Their Discord is now chock full of people saying “NO NFTS FFS”. I fully expect them to build some terrible NFT integration in anyway. I certainly don’t expect them to ever say “okay we heard you, no NFTs”, so now there will be this Sword of Damocles hanging over everyone the same way there’s one hanging over every potential Kickstarter campaign.

I am really hoping that comradery.co (“Patreon except it’s a co-op with no VC involved”) is out of beta by the time that happens. Or perhaps I will end up moving to another patronage service, Ko-Fi has one, I think Commiss.io has one too, there’s definitely alternatives out there.
posted by egypturnash at 9:32 AM on January 26 [4 favorites]


My impression is that Debian is run on a system with this kind of signed-key web-of-trust

I used to be a PGP WoT nerd. My details may still be up on biglumber. It's completely unlike anything blockchain-like. Formal signing requires meeting in person, checking IDs and having someone you already know vouch that this new person is the someone they say they are. It's boring as all-fuck-off, and means you can send encrypted, trusted email to people you probably would never email anyway. I stopped doing it, and am much happier now. My PGP key may even have expired and. I. don't. care.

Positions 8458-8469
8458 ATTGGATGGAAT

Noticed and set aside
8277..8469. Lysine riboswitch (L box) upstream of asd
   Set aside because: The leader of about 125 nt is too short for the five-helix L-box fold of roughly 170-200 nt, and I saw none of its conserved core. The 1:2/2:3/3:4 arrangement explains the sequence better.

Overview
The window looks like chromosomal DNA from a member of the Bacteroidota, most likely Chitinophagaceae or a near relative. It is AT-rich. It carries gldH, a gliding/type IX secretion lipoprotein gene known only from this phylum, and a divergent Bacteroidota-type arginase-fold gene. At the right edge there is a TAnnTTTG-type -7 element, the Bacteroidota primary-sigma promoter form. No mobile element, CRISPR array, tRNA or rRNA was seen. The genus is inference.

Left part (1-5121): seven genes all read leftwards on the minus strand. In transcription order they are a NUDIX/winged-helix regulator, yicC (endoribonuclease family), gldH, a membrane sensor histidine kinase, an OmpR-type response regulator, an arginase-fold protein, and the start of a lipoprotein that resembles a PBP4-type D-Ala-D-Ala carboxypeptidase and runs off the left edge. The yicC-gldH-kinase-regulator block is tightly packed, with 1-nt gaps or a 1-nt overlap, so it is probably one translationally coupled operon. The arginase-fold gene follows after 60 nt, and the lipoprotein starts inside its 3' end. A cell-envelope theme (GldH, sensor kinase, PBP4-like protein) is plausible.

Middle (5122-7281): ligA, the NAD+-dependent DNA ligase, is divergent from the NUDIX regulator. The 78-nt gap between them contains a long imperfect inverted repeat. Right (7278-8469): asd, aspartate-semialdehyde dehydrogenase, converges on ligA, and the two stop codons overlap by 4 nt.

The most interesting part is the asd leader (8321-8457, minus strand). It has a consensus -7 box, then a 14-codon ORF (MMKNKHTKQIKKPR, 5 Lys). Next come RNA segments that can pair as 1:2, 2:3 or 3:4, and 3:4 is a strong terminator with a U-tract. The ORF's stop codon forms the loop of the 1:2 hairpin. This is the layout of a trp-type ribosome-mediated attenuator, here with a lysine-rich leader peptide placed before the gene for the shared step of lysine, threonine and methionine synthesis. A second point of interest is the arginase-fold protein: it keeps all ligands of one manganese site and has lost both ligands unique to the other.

The intersection with cryptocurrency libertarian types comes when you meet someone who insists on *not* using government ID, because why would you trust fiat ID, blah blah blah, beard beard beard.
posted by scruss at 9:45 AM on January 26 [5 favorites]


I've funded a comic book series on Kickstarter, across a multi-year period. My most recent campaign was last year.